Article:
One clue to deception is how well the story is balanced.
A truthful story about what happened has a beginning, during, and after ratio of 25%, 50%, 25%. There will be a set-up or background, the core or main part of what happened, and then the ending of the story will generally be about the same length as the beginning. It is in balance.
A deceptive story will be off balance or unevenly weighted. If someone isn’t being truthful about what took place the beginning, during, and after ratio will be closer to 35%, 50% 15%. It will have more lead-in to set it up and then a quicker ending to get off that subject.
Remember the scene in the movie, The Proposal when Sandra Bullock and Ryan Reynold’s characters (Margaret and Andrew) were telling the engagement story to the family? If you saw the movie you also know that it was a deceptive story.
The set-up and all the details leading up to the actual proposal were extensive and elaborate. Then Andrew jumped in and said, “I asked her to marry me and she said ‘Yup.’ The end.” He was quick to get off the story. Take a look at the dialogue:
The Proposal movie (Sandra Bullock and Ryan Reynolds) Engagement Scene
- Andrew: [referring to the story about how he proposed to Margaret] You know what? Actually, Margaret loves telling this story, so I’m just gonna let her go ahead and do that. We should just sit and rapture.
- Margaret: Wow, okay… wow, where to begin… the story… Well, um, wow… Okay, well, um, Andrew and I… Andrew and I were about to celebrate our first anniversary together and I knew that he’d been itching to ask me to marry him and he was scared, like a little tiny bird. So, I started leaving him little hints here and there because I knew he wouldn’t have the guts to ask…
- Andrew: That’s not exactly how it happened.
- Margaret: No?
- Andrew: No, no, I mean I picked up on all of her little hints… this woman is about as subtle as a gun. Yeah, no, what I was worried about was that she might find this little box…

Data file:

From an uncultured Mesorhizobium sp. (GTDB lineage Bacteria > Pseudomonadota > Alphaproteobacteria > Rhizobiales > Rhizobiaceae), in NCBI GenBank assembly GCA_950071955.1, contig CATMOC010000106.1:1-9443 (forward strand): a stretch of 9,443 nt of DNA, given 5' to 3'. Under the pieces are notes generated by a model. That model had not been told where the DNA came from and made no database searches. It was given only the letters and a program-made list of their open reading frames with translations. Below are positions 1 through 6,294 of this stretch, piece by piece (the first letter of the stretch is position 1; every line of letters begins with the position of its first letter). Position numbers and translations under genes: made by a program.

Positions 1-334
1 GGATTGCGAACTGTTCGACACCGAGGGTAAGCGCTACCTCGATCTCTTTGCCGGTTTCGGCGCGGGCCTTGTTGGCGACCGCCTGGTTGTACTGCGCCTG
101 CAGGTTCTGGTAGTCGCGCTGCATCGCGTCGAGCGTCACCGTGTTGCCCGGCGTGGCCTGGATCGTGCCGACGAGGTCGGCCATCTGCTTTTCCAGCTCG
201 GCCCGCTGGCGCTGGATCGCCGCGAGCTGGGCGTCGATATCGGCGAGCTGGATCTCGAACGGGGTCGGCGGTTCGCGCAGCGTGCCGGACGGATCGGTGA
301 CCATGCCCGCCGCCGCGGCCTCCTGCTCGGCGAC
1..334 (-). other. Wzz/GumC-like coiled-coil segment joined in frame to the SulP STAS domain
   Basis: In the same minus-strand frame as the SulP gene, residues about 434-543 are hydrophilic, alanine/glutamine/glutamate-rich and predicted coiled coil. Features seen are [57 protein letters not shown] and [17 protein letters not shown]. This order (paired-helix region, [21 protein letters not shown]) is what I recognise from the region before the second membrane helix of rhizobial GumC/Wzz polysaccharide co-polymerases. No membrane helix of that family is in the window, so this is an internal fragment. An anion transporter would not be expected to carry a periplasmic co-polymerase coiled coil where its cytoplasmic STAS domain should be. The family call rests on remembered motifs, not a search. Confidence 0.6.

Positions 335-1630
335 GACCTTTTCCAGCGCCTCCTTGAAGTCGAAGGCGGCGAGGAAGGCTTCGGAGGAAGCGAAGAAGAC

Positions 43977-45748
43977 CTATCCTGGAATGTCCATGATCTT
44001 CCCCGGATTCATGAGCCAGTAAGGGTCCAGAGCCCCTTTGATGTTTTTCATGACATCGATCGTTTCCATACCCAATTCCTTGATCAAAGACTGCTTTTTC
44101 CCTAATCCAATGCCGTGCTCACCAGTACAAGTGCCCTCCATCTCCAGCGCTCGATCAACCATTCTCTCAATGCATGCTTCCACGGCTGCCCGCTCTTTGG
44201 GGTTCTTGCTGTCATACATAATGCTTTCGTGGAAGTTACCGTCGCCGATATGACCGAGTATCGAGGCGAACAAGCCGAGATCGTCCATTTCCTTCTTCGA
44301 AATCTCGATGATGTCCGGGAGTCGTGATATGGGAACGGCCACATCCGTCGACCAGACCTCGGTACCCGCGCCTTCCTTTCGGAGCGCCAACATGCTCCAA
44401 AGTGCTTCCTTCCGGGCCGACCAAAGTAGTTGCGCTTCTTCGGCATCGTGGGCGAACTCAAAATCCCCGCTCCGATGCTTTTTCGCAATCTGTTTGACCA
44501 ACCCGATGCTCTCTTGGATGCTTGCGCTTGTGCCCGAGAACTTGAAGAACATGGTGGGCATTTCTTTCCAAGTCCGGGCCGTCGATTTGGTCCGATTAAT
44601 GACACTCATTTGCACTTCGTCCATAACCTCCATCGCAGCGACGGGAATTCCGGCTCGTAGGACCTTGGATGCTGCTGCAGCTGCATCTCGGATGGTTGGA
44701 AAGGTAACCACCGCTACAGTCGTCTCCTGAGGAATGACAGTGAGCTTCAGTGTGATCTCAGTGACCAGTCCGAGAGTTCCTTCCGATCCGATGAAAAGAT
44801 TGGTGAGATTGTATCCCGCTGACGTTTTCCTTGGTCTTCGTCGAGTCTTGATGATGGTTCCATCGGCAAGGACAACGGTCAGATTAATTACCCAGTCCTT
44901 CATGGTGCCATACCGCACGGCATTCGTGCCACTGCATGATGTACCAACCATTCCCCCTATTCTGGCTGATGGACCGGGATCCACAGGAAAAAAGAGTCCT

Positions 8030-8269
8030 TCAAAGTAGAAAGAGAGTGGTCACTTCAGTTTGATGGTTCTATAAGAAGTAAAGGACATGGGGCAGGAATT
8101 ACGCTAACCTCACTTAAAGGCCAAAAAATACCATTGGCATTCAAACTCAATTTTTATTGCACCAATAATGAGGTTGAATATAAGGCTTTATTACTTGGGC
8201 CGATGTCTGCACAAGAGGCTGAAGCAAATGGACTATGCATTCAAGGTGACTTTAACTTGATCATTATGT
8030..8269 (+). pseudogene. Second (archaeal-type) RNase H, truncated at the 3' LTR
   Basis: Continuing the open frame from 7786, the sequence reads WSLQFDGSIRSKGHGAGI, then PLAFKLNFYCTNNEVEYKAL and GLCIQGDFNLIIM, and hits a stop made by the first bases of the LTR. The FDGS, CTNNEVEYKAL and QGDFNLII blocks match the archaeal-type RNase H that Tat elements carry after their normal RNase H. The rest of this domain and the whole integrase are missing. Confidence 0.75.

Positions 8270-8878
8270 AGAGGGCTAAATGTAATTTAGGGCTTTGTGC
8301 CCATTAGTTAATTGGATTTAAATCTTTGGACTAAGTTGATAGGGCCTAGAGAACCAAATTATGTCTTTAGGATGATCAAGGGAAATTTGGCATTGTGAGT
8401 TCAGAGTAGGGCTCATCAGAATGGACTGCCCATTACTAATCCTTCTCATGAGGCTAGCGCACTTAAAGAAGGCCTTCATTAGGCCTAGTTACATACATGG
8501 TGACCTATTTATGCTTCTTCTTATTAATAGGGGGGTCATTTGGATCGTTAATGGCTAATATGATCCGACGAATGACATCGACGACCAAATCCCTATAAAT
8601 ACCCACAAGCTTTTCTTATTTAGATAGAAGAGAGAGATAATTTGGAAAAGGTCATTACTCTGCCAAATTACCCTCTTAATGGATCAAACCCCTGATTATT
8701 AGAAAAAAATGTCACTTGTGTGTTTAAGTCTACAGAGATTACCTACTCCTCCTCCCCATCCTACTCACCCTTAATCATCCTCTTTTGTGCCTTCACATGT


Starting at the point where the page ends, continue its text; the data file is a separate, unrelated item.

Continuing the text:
- Margaret: Oh, the decoupage box that he made, where he’d taken the time to cut out twenty little pictures of himself, just pasted all over the box. So beautiful! I opened that beautiful little decoupage and out fluttered these tiny little hand-cut heart confettis and once they cleared, I looked down and I saw the most beautiful, big…
- Andrew: …fat nothing! No ring.
- Grandma Annie: No ring?
- Grace: What?
- Andrew: No, but inside that box, underneath all that crap, a handwritten note with the address to a hotel, date and time. Real Humphrey Bogart type stuff. Masculine. Naturally, Margaret, she thought…
- Margaret: I thought he was seeing someone else… so it was a terrible time for me, but I went to that hotel anyway, I went there and I pounded on the door. But the door was already unlocked. As I swung open that door, there he was…
- Andrew: Standing.
- Margaret: Kneeling.
- Andrew: Like a man.
- Margaret: On a bed of rosebuds, in a tuxedo. Your son. Your son… and he was choking back soft, soft sobs. And when he held back the tears and finally caught his breath, he said to me…
- Andrew: ‘Margaret, will you marry me?’ and she said ‘yep’, the end!
The next time someone is recounting what happened, listen for the 25-50-25% ratio. Clearly there’s a little wiggle room in those percentages. The key is that it should be balanced with the beginning and ending of similar length.
If the story tends to end abruptly, there’s a strong possibility deception is involved.
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As Managing Director of Concealed Statements I work with men and women who want to increase their deception awareness to avoid wasting time or money and avoid making poor decisions based on inaccurate information.